Toward a Love Which Endures

If a colleague, friend, or family member should be pushed to sincerely address my movement through life, he or she would without a doubt refute the charge that I, if for only an instant, turned my back on the question of love. The question of love is at the heart of my work, and, because it is at the heart of my work, it is the work of my life. Finally, the work of my life has always been the work of my heart. The etymologist knows well that with heart comes spirit, will, courage, intellect, and desire. For if in the heart there is courage then let it always be courage in the face of the anxieties of our desire. The etymologist further knows that desire arises after the falling of the greatest star – that is, the loss of the guiding star that leads the wisest of men toward their savior. For with love, there is no savior, there is only courage in the face of what comes to be lacking in wisdom.

Some resolve that love is a private affair. By this account, it is possible for the anonymous man to fall in love with another, and without any awareness by the partner. Yet, it has been said that the love is nonetheless genuine. Mystical love is always a type of anonymous love. Very often, when two people proclaim their love for one another they decide to withhold any narrative of their encounter. The mystical lover refuses to allow language to torture the purity of the experience of his love. Consequently, the love remains only a vague collection of emotions, and directed toward an obscure object of affection. The mystic retreats into language if only to torture words enough to defend the indefensible: “I can not tell you how much I love you!, Words can not convey the love I feel for you!” The reader would be wrong to conclude from this that mystical love is false love, or that mystical love is somehow an obstacle to mature love. Rather, it is possible that mystical love is the foundation of love itself, for, if love is to have any value whatsoever, it will be from the support of a position which maintains that love is a rupture with language, and with the old world. Love will force the most confident of men to stutter and stammer, and it will reduce the most graceful woman to shakes and sweats. Love is an interruption into language, into speech, into the body, and, finally, into the world.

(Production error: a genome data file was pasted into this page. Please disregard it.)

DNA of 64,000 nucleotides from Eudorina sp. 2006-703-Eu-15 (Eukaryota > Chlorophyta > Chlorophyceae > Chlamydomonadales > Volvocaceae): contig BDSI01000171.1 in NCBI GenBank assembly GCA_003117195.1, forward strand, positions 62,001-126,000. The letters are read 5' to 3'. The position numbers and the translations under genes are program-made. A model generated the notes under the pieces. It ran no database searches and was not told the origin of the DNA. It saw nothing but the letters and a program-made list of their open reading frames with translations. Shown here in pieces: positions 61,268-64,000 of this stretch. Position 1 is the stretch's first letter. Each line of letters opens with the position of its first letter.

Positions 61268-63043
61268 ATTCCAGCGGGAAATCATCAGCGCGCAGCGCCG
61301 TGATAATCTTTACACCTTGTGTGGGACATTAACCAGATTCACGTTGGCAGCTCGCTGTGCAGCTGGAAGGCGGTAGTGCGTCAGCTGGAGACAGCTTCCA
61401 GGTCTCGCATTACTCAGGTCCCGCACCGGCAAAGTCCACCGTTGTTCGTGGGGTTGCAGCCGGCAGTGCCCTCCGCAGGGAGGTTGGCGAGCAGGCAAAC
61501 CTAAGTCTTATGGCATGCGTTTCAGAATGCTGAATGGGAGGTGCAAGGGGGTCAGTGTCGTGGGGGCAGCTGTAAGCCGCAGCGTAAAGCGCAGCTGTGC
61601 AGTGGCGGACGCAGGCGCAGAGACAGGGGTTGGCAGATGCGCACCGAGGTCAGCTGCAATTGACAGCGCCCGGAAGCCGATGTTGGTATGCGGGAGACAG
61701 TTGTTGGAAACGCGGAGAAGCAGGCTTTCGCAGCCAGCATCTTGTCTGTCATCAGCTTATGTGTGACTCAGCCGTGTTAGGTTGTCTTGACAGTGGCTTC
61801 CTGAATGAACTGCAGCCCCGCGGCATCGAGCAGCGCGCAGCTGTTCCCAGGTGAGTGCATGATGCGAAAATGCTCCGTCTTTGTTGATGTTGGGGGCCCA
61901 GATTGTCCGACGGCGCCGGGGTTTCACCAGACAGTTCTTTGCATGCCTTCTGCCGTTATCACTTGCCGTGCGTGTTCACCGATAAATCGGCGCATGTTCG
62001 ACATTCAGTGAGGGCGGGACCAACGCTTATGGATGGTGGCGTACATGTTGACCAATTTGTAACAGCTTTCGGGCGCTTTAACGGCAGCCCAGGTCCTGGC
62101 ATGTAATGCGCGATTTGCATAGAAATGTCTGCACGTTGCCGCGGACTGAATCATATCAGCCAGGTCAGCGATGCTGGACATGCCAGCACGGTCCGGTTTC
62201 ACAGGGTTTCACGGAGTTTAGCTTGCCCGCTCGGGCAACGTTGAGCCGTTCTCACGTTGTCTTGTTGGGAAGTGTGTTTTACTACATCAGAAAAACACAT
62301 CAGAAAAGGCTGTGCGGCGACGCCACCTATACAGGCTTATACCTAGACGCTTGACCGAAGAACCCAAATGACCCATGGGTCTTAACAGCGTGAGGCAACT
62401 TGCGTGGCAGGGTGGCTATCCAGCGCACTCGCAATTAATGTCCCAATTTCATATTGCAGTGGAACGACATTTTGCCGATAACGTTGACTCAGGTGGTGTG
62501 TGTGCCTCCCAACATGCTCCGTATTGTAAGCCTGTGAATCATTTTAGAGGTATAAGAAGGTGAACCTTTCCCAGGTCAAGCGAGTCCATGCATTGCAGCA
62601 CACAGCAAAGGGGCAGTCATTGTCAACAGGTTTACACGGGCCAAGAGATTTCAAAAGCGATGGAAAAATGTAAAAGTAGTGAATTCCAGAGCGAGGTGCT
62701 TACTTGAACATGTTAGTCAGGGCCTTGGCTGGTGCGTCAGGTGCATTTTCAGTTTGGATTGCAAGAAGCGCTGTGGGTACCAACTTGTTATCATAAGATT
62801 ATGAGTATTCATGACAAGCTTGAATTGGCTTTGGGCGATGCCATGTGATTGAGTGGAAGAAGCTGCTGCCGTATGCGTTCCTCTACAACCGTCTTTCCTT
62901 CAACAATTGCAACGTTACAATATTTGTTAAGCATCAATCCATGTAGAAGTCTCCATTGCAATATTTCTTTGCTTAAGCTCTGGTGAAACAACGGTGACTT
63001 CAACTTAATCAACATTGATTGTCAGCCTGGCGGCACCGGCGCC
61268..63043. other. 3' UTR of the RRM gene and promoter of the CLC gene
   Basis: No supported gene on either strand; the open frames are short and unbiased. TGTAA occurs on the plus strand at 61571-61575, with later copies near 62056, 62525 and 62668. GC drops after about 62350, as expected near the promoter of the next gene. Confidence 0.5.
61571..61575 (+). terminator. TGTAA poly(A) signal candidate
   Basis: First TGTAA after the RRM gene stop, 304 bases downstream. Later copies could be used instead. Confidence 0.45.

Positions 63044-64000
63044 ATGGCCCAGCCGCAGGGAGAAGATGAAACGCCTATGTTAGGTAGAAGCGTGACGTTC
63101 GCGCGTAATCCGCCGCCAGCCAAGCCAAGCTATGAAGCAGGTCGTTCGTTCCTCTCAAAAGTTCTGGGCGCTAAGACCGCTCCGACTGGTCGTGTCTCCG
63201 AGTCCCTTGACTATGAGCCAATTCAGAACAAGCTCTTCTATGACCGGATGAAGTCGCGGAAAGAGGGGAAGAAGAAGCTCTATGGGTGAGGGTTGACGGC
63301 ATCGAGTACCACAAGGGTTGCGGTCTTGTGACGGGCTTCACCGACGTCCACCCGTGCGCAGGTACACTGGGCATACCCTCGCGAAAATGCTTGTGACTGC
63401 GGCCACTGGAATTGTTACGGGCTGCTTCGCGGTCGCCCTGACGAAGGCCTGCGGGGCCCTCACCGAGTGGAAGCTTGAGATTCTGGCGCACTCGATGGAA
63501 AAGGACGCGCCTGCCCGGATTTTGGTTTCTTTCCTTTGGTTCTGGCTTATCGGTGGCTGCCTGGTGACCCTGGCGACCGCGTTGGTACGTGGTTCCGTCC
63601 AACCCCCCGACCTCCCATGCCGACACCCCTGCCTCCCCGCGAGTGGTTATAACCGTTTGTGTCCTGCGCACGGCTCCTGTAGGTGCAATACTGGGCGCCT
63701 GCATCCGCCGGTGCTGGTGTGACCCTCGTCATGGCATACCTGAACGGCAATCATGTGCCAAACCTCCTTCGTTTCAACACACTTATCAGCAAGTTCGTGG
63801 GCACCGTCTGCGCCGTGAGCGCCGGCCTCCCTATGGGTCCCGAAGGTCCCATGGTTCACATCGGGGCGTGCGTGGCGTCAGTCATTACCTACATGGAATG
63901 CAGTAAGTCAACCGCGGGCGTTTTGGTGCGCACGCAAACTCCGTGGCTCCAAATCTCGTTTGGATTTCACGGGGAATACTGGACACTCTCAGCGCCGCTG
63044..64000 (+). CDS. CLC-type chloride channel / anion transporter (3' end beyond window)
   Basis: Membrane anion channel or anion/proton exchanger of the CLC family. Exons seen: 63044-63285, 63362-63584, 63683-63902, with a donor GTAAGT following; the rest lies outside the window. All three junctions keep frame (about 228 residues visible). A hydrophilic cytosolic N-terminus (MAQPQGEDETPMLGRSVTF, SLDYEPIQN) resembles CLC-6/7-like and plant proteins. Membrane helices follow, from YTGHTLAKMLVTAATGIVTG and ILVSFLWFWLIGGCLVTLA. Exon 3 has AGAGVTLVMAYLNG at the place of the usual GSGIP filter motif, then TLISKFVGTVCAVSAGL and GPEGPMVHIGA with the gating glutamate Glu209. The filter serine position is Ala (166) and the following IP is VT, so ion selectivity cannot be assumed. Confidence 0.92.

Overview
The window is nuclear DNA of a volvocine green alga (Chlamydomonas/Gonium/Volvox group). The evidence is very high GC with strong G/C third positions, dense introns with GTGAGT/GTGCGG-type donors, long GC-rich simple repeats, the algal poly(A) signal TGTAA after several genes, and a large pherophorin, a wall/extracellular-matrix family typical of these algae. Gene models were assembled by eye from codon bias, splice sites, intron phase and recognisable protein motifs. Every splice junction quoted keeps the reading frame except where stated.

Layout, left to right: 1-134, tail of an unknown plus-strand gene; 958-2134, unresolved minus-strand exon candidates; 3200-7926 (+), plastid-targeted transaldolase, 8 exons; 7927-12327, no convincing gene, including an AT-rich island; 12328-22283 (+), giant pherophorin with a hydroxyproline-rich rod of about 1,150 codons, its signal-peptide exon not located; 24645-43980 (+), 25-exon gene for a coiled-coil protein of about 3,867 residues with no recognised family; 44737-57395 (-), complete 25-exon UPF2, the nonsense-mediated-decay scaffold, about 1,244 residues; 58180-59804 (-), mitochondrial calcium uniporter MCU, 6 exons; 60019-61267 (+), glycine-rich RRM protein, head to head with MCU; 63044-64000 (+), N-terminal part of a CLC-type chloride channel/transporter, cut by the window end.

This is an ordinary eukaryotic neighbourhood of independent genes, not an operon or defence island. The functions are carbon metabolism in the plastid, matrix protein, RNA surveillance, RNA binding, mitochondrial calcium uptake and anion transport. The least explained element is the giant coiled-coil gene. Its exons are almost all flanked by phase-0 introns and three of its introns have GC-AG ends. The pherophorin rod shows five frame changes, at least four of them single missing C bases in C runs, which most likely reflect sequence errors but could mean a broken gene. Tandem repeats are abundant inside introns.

However, we should not be foolish: mystical love does not endure. The most passionate of lovers who lack conviction enough to torture language with their love will die. If at one time the lovers danced like Nietzsche’s dancing stars then soon enough the lovers fall, like all lesser stars do, into the darkness. When the mind can no longer think, and when the soul can no longer intervene among the living, love has lost its home. Kierkegaard, a higher order mystic, proclaimed, to his own fault, that love is possible only for the one who loves and not, as it were, for the one who is loved. He continued, “love discovers truths about individuals that others cannot see.” Kierkegaard’s absurdity was to believe that the star hasn’t fallen to earth and that, somehow, love can endure as pure spirit without desire, or as pure courage without heart. Kierkegaard stares up to the lesser star, to that star which conceals nothing, not even luminosity. As he looks up, he turns away from the darkness of his own heart. He has not courage enough to rip the heart out from its darkness and share it with the most beautiful and radiant Regine.